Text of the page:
Mission & Value Statement:
Mission Statement: “To inspire and nurture the human spirit – one person, one cup and one neighborhood at a time.”(Starbucks)
Value Statement: “With our partners, our coffee and our customers at our core, we live these values: Creating a culture of warmth and belonging, where everyone is welcome.
Acting with courage, challenging the status quo and finding new ways to grow our company and each other. Being present, connecting with transparency, dignity and respect. Delivering our very best in all we do, holding ourselves accountable for results.
We are performance driven, through the lens of humanity.”(Starbucks)
Founded in Seattle, Washington Starbucks has become the world’s most recognized coffee chain. The coffee giant started as a business venture taken by Jerry Baldwin, Zev Siegl, and Gordon Bowker, in 1987. Originally an exclusive coffee bean and coffee accessory retailer, the company’s early days were modest with only a few stores around the Seattle area. But within 10 years Starbucks became one of the major sellers of coffee making appliances despite retail size, even out selling large retailers like Sears, Their demand for coffee makers caught the attention one of their supplier’s director of sales, Howard Schultz, who was compelled to visit this small roaster. From his first visit in 1981, Schultz knew he was at home “When I walked in this store for the first time—I know this sounds really hokey—I knew I was home”, and from that day, started the transformation from tiny coffee roaster to the largest coffee retailer today.
Leadership from the Top According to Good-to-Great Starbucks’ CEO would be described as a level-5 leader. One year after his first visit to Seattle Howard Schultz was hired as the director of retail operations and marketing. He was in enamored with the company, always looking for new ways to increase sales with new products and services. After a prophetic trip to Italy he “saw something. Not only the romance of coffee, but ... a sense of community. And the connection that people had to coffee—the place and one another”(Schultz) that would deviate from the Starbucks the original owners envisioned. After a brief departure from the company, Schultz returned with intent to purchase and personally lead Starbucks. Every aspect about the company is modeled with a sense community at its core. The company follows a traditional organizational structure, but the interaction between levels of management and employees is where “leadership from the top” is instantly observable. The CEO and other executives are located in Seattle where all strategic level decisions are made, but the regional and store managers are annually invited to leadership events recognizing superb performance and update on the near future for the company. Trust is also high among the top executives and lower level management. When the company was close to insolence in 2008 Schultz returned to the CEO position after retiring in 2000. He called an emergency meeting where he personally spent $33 million dollars to bring 11 thousand store managers from restaurants across the globe. Schultz had a decision to make, pretend business is rosy and motivate without out being fully transparent, or tell the whole truth about how dire Starbucks’ situation. He chose to be completely transparent trusting his mangers were capable of handling the challenge with all the cards on the table.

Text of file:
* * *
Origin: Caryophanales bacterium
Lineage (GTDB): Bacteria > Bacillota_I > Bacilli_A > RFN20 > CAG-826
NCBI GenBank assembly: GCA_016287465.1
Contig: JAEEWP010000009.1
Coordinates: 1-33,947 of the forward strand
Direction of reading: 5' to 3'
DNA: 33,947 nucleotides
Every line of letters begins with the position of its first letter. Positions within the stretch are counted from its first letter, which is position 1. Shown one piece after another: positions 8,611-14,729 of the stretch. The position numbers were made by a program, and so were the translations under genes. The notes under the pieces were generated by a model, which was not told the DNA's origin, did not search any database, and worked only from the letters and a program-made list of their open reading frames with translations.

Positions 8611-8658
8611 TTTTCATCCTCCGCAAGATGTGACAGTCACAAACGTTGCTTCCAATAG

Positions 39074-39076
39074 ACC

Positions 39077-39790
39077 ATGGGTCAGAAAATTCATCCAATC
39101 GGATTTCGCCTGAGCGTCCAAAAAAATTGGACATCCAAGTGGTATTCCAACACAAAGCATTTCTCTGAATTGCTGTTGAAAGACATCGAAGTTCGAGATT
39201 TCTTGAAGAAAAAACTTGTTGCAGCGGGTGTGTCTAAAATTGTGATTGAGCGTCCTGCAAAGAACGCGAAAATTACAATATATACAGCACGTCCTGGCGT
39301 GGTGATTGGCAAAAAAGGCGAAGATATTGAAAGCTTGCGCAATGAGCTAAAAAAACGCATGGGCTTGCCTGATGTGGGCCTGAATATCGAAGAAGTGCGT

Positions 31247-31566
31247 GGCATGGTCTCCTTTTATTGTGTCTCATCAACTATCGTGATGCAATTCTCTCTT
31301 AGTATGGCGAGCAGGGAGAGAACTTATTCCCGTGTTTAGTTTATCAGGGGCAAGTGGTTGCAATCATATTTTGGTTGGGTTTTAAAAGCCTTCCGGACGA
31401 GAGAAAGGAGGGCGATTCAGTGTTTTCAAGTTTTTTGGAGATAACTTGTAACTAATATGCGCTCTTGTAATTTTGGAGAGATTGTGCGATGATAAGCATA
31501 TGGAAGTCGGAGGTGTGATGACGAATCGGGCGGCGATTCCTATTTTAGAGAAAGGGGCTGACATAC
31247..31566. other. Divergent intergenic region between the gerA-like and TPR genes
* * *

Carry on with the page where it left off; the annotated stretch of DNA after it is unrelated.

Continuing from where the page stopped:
Everyone is Involved Starbucks is one of the few places I’ve worked where I felt like a real part of the entire company not just the restaurant. For one all employees refer to each other as “partners” not something like barista, it seems trivial but it creates a sense of equality between the different barista levels and managers which are only formal titles. There were team meetings at least once a month, where the store manager discussed sales, initiatives, and most importantly,